Last season was a concerning one for Jose Quintana. The consistent lefty came with lofty expectations to the Cubs in a trade for top prospect Eloy Jimenez in 2017, and largely lived up to them. However, 2018 was a different story. Quintana struggled with fastball command for a large part of the season, resulting in a career-high 9.2% walk rate. In combination with his lowest strikeout rate since 2015, this led to his lowest strikeout-minus-walk rate since his 2012 rookie season. His 14.7% home run per fly ball rate was a career high, despite the league home run rate taking a slight downtick from record highs last year.

Quintana also greatly struggled the third time through the order in 2018, allowing a .934 OPS compared to his career mark of .770. This makes sense, as Quintana was mostly a two-pitch pitcher, throwing mostly his fastball and curveball. Because neither was an especially dominant pitch, he struggled to be effective when hitters saw him the third time. He was also slightly worse against righties compared to lefties than he has been over his career so far.

In Quintana’s last three starts, though, he’s pitched the best he has in a Cubs uniform. Outside of an early relief appearance and a bad start against Milwaukee, he’s been outstanding this season. So what changed?

The main difference appears to be Quintana’s increased confidence in his changeup. As Sahadev Sharma writes at The Athletic:

In his first two outings, a four-inning relief appearance and a three-inning disastrous start in Milwaukee, Quintana combined to use his changeup just nine times (5.7 percent of the time). In his three starts since, he’s gone to it 35 times (11.5 percent) and gotten nine swings and misses, including three on the 13 he threw Tuesday night.

Using the changeup more and establishing it as a potential weapon should help to alleviate some of Quintana’s issues facing hitters a third time. It should also help him quiet right-handed bats a bit–Quintana is throwing his changeup to left-handed hitters only 0.1% more than last season (3.8)%, but against righties his changeup usage has gone from 7.6% to 12.3%. That’s not the only change he’s made to his pitch mix, however. Quintana has also been relying on his sinker more this year, especially against lefties–he didn’t throw a single four-seam fastball to a lefty in his most recent two starts.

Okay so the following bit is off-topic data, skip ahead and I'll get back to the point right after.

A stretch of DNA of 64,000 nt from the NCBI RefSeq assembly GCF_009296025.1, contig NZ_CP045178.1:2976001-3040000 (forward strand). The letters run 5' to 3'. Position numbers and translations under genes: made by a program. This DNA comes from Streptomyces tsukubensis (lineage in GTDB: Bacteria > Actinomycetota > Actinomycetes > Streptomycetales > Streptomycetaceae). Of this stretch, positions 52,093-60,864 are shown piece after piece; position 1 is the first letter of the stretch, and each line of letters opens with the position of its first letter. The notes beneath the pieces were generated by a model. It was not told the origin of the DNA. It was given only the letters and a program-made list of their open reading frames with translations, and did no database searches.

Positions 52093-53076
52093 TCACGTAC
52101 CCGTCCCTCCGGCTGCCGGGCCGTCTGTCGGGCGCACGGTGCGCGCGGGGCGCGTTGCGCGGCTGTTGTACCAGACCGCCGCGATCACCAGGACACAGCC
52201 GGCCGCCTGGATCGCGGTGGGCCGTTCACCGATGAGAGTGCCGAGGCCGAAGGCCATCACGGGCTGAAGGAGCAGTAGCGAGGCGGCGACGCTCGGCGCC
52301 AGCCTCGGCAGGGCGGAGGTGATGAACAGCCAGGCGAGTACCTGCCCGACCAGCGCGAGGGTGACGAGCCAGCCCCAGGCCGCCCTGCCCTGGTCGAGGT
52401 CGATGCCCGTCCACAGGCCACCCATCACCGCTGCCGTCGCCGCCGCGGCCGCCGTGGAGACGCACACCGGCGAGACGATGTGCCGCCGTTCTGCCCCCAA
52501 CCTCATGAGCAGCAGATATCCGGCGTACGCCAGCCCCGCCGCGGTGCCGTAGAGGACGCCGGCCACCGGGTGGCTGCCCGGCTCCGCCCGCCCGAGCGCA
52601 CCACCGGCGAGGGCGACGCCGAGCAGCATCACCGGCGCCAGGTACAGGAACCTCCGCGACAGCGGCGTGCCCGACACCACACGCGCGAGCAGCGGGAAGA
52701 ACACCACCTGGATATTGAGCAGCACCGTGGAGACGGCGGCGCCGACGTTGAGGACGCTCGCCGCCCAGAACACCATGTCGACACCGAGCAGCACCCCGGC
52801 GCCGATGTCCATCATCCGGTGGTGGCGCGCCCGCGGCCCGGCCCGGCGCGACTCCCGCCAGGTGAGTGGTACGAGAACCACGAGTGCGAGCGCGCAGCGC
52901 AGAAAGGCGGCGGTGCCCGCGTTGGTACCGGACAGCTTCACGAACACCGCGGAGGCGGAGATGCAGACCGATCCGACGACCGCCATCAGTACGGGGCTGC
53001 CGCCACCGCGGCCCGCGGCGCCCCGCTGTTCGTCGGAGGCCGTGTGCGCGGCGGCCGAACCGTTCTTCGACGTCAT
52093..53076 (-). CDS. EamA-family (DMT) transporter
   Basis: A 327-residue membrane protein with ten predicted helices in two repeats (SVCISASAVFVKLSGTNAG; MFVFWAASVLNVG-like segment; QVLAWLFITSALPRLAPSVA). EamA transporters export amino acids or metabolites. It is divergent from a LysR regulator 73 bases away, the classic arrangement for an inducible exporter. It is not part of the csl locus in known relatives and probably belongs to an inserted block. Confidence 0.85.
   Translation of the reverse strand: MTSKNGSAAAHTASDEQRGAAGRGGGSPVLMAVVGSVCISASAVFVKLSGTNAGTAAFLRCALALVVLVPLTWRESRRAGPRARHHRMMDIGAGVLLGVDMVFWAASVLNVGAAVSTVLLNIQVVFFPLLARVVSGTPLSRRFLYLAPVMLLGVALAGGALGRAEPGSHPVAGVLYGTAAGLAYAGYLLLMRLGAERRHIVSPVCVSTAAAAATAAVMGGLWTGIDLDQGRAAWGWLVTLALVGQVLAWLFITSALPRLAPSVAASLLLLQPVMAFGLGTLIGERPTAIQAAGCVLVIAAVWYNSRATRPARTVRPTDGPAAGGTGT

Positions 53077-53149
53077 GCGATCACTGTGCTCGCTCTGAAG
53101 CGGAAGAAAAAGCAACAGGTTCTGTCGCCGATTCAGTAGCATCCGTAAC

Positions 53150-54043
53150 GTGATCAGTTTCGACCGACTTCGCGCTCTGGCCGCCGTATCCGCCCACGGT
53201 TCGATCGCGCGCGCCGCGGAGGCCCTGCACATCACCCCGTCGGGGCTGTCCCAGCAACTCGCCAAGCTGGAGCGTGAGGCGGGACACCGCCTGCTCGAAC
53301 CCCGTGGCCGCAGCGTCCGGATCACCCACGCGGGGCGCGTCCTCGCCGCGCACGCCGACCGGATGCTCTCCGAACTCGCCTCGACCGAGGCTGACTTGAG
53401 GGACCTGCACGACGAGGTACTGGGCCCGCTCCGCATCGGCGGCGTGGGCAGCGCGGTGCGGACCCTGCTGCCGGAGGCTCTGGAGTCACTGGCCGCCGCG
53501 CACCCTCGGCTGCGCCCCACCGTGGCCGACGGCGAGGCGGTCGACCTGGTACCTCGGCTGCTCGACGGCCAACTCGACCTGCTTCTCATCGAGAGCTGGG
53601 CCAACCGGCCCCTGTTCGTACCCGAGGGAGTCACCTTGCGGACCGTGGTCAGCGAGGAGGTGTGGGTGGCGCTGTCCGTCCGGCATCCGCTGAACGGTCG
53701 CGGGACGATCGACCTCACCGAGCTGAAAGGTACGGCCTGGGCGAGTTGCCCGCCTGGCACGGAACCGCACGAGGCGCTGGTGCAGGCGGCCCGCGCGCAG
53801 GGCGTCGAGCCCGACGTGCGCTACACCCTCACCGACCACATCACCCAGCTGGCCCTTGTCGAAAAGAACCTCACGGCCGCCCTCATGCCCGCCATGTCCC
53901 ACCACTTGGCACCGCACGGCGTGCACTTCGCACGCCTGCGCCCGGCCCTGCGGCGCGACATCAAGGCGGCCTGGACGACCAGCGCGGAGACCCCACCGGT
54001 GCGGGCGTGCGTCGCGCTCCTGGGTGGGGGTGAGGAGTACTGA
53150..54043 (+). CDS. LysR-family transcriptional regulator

While Quintana’s altered pitch usage is likely the predominant factor in his recent success, there are others that stand out as well.

Quintana has been throwing his pitches in the zone one percentage point higher than in 2018. On the first pitch of each at bat, hitters are swinging two percentage points less (Quintana’s lowest rate since at least 2015), but first pitch strike rate is up by nearly the same amount. This pattern of hitters being less aggressive and Quintana being more aggressive is demonstrated elsewhere, too. Quintana has the tenth lowest in-zone swing rate among qualified starters so far this season, meaning he’s getting a lot of called strikes (despite the lack of assistance from Cubs catchers). Why aren’t hitters swinging?

It’s most likely a combination of two things: 1) Quintana is hitting the edges of the zone a little more, and 2) batters are expecting him to be more wild because of his lack of command last year, so they’re being more patient. Quintana is also tunneling his pitches better than he has since 2013, according to Baseball Prospectus' pitch tunneling data, meaning hitters could be having greater difficulty distinguishing pitches that tend to be in the zone from pitches that often fall below the zone.

Not only are hitters not swinging at hittable pitches from Quintana as much, they’re also swinging and missing much more (nine percentage points) than they were last year, which would be the highest whiff rate of Quintana’s career.

So, Quintana is throwing more strikes, and hitters are swinging less in the zone and more outside the zone. Not only that, they’re making way less contact when they do swing outside the zone and slightly less contact on pitches in the zone. When hitters have made contact off of Quintana this season, they’ve been hitting the ball into the ground. Quintana is known as more of a fly-ball pitcher, but so far this season his fly-ball rate is way down from his Statcast-era high of 23.7% to 16.4%, while his ground-ball rate is up six points to 50.7%.

All these changes have combined for a great stretch of pitching. The results? Quintana has produced half as much fWAR (0.8) as last year (1.6) in about 16% of the innings. He’s on pace for 224 strikeouts in 174 innings, compared to 158 last year.

There could be an adjustment coming if hitters start being more aggressive with Quintana, or if his command wavers. For now, though, Cubs fans should enjoy the ride and hope Quintana continues to push Eloy Jimenez farther from their minds.